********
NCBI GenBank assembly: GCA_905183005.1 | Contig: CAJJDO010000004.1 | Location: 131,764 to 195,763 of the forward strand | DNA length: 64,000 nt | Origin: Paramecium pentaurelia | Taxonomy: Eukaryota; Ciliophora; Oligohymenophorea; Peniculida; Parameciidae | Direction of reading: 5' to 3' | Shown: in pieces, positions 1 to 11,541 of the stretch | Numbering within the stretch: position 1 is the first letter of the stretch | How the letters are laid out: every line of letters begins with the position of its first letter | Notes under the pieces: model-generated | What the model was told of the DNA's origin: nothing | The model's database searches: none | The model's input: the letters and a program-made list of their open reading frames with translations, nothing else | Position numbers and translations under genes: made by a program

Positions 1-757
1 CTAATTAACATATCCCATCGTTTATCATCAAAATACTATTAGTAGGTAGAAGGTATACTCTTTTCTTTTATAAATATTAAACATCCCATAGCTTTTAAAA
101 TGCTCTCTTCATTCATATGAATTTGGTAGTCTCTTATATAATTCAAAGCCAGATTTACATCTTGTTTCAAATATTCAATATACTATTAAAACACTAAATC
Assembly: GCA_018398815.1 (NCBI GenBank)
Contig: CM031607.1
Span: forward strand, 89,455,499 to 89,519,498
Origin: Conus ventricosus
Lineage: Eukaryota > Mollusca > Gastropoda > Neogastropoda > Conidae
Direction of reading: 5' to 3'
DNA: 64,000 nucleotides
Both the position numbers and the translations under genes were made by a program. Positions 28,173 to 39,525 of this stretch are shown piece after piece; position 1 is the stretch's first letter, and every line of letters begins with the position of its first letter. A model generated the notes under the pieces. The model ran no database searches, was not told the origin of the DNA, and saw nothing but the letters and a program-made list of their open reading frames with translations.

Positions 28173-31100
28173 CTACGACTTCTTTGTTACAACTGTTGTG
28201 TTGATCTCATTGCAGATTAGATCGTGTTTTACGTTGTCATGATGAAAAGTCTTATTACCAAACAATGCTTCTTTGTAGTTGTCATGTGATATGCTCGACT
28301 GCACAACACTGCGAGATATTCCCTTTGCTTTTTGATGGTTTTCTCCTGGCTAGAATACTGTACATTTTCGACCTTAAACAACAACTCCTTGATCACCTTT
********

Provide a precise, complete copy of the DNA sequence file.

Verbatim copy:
NCBI GenBank assembly: GCA_905183005.1 | Contig: CAJJDO010000004.1 | Location: 131,764 to 195,763 of the forward strand | DNA length: 64,000 nt | Origin: Paramecium pentaurelia | Taxonomy: Eukaryota; Ciliophora; Oligohymenophorea; Peniculida; Parameciidae | Direction of reading: 5' to 3' | Shown: in pieces, positions 1 to 11,541 of the stretch | Numbering within the stretch: position 1 is the first letter of the stretch | How the letters are laid out: every line of letters begins with the position of its first letter | Notes under the pieces: model-generated | What the model was told of the DNA's origin: nothing | The model's database searches: none | The model's input: the letters and a program-made list of their open reading frames with translations, nothing else | Position numbers and translations under genes: made by a program

Positions 1-757
1 CTAATTAACATATCCCATCGTTTATCATCAAAATACTATTAGTAGGTAGAAGGTATACTCTTTTCTTTTATAAATATTAAACATCCCATAGCTTTTAAAA
101 TGCTCTCTTCATTCATATGAATTTGGTAGTCTCTTATATAATTCAAAGCCAGATTTACATCTTGTTTCAAATATTCAATATACTATTAAAACACTAAATC
Assembly: GCA_018398815.1 (NCBI GenBank)
Contig: CM031607.1
Span: forward strand, 89,455,499 to 89,519,498
Origin: Conus ventricosus
Lineage: Eukaryota > Mollusca > Gastropoda > Neogastropoda > Conidae
Direction of reading: 5' to 3'
DNA: 64,000 nucleotides
Both the position numbers and the translations under genes were made by a program. Positions 28,173 to 39,525 of this stretch are shown piece after piece; position 1 is the stretch's first letter, and every line of letters begins with the position of its first letter. A model generated the notes under the pieces. The model ran no database searches, was not told the origin of the DNA, and saw nothing but the letters and a program-made list of their open reading frames with translations.

Positions 28173-31100
28173 CTACGACTTCTTTGTTACAACTGTTGTG
28201 TTGATCTCATTGCAGATTAGATCGTGTTTTACGTTGTCATGATGAAAAGTCTTATTACCAAACAATGCTTCTTTGTAGTTGTCATGTGATATGCTCGACT
28301 GCACAACACTGCGAGATATTCCCTTTGCTTTTTGATGGTTTTCTCCTGGCTAGAATACTGTACATTTTCGACCTTAAACAACAACTCCTTGATCACCTTT